Reviewed as part of the First Look program.
From the Publisher (Harper Collins Canada) :
Most of us know the legend of Secretariat, the tall, handsome chestnut racehorse whose string of honours runs long and rich: the only two-year-old ever to win Horse of the Year, in 1972; winner in 1973 of the Triple Crown, his times in all three races still untouched; featured on the cover of Time, Newsweek and Sports Illustrated; the only horse listed on ESPN’s top 50 athletes of the 20th century. His final race at Toronto’s Woodbine Racetrack is a touchstone memory for horse lovers everywhere. Yet while Secretariat will forever be remembered, one man who was pivotal to the great horse’s success has been all but forgotten—until now. In The Horse God Built, bestselling equestrian writer Lawrence Scanlan has written a tribute to an exceptional man that is also a backroads journey through a corner of the racing world seldom visited.
As Secretariat’s groom, Edward “Shorty” Sweat had far more contact with the horse than anyone, and no one understood him better. Travelling through the American South, hanging about the tracks and the barns of thoroughbred racing, Scanlan reveals a skilled and much loved black man of the old South, who had a consuming fatherly passion and dedication to “his” horse. We see the racing world through the eyes of a man who died in poverty, his standing-room-only funeral packed with friends and family—yet unattended by the other principals in Secretariat’s life. We hear colourful backstretch anecdotes about Eddie and Secretariat from coworkers, jockeys, trainers and owners, all contributing not just to one man’s story, but to a portrait of a powerful bond between human and horse.
I hadn't known what to expect from this book but I know that I hadn't considered that I wouldn't be able to put the book down. I was caught from the start and while I know little about horses and much less about racing, I couldn't help but want to read more. While I was born too late to have known anything about Secretariat, I find myself wishing with all I am that I could have seen him race.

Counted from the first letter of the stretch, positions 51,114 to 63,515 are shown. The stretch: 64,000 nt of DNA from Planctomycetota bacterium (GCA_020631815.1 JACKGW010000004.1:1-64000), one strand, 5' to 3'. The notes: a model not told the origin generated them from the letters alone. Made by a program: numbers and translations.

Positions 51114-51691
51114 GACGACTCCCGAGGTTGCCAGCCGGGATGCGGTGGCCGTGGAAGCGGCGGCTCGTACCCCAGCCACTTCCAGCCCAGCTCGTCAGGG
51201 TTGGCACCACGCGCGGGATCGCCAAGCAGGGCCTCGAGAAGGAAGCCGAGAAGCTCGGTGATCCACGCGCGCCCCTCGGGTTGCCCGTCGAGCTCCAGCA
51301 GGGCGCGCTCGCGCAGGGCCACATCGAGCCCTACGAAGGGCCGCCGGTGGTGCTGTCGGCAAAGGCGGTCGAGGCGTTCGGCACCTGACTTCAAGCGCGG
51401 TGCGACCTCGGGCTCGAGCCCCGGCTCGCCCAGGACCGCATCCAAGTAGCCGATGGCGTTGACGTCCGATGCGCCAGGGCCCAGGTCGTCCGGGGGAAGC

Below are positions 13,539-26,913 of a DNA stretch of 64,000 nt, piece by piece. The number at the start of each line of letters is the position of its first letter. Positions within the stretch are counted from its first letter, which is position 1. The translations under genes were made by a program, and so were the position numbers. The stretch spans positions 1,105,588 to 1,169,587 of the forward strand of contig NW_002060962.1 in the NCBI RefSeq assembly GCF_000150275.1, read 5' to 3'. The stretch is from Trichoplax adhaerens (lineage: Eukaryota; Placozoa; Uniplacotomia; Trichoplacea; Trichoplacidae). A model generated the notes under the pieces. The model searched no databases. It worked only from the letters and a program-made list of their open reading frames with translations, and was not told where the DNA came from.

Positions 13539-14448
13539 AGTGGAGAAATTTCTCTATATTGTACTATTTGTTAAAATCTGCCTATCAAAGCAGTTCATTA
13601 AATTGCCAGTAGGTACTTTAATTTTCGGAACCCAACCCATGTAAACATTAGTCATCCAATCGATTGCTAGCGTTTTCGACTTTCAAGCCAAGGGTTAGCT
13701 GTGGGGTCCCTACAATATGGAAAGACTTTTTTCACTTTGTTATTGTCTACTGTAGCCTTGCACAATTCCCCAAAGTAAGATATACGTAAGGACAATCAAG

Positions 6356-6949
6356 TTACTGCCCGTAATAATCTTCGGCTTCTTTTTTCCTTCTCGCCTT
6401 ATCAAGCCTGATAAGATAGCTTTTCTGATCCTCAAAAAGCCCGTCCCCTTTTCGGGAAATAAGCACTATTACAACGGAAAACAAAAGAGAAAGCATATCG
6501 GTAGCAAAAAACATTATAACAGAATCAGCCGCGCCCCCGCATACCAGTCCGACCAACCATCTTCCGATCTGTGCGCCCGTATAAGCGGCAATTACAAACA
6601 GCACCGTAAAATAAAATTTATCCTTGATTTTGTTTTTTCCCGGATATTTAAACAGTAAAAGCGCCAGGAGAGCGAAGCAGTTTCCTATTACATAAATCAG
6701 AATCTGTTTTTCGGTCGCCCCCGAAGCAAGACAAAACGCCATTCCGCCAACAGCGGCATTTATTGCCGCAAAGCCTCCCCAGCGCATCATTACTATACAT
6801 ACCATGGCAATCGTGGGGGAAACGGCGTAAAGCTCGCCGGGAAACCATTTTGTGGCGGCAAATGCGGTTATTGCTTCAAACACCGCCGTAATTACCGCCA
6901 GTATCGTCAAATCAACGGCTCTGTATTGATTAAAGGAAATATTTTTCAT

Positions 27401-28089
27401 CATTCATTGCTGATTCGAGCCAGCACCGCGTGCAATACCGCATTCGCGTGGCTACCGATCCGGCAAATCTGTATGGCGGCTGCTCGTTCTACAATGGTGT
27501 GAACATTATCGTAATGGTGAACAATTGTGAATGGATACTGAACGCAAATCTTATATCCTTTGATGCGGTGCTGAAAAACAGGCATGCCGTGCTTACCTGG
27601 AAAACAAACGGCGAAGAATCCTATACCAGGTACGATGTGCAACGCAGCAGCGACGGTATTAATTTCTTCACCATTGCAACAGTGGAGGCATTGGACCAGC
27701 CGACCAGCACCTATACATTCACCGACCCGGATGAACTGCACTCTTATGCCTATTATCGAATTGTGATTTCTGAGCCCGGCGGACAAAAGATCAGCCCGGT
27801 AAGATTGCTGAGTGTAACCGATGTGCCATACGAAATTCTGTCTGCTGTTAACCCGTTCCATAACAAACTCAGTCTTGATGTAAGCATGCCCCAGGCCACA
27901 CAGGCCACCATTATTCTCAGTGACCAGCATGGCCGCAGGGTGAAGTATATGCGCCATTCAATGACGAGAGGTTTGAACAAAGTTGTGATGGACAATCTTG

The author paints the imagery with such detail that the reader can almost feel they experienced it first hand. I loved learning about this great horse and found myself at times in awe of him and at other times I actually caught myself chuckling out loud as parts of his personality sprang from the pages.
It has certainly changed the way I see horses and I have a deep respect for those who work with them and those (seemingly) rare few who strive to improve the quality of horses lives. I am not sure what I think of the horse racing industry as a whole and I am trying to keep in mind that this is just one book on the subject and I should read more about it before I decide. I do know though that I was disgusted by a lot of the references, whether it was the practice of putting profit and winning ahead of a horses comfort and health, the often terrible conditions that grooms work in (and their lack of reward for jobs well done) or many other things.
I know I definitely need to read up more about horses. One part of the book especially disturbed me and that was lightly brushing over the subject of summer riding camps and the practice (With some camps) of sending horses to the slaughterhouse at the end of a season rather than pay for the food and board of the animals over the winter season. That just made me totally sick. Moreso given the reading earlier in the book about the conditions the horses deal with on their rides to many slaughterhouses. It's little wonder that so many people prefer animals over people when humans can show such a level of cruelty.
Great book. Even if the reader has little or no interest in racing, it would be a pity to miss out on this wonderful book and the glimpse into the bond between horse and owner (or horse and groom as often was the case in this book). Much of that content was truly heartwarming. That relationship comes across as so pure and innocent and I was blessed to have been able to experience it via these pages.